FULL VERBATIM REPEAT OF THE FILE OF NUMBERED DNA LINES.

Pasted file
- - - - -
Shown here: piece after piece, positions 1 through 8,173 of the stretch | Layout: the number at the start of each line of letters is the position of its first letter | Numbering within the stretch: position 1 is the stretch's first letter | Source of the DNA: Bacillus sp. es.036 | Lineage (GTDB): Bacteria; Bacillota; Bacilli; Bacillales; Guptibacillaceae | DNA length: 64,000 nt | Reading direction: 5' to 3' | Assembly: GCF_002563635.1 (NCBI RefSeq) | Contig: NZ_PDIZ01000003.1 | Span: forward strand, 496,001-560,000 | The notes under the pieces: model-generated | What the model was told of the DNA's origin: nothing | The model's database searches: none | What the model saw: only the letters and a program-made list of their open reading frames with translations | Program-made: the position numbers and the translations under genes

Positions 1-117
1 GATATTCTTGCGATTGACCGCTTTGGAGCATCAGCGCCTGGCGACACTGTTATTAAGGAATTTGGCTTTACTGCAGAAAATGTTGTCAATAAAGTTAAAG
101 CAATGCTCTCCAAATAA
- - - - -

Shown here: piece after piece, positions 1 through 8,173 of the stretch | Layout: the number at the start of each line of letters is the position of its first letter | Numbering within the stretch: position 1 is the stretch's first letter | Source of the DNA: Bacillus sp. es.036 | Lineage (GTDB): Bacteria; Bacillota; Bacilli; Bacillales; Guptibacillaceae | DNA length: 64,000 nt | Reading direction: 5' to 3' | Assembly: GCF_002563635.1 (NCBI RefSeq) | Contig: NZ_PDIZ01000003.1 | Span: forward strand, 496,001-560,000 | The notes under the pieces: model-generated | What the model was told of the DNA's origin: nothing | The model's database searches: none | What the model saw: only the letters and a program-made list of their open reading frames with translations | Program-made: the position numbers and the translations under genes

Positions 1-117
1 GATATTCTTGCGATTGACCGCTTTGGAGCATCAGCGCCTGGCGACACTGTTATTAAGGAATTTGGCTTTACTGCAGAAAATGTTGTCAATAAAGTTAAAG
101 CAATGCTCTCCAAATAA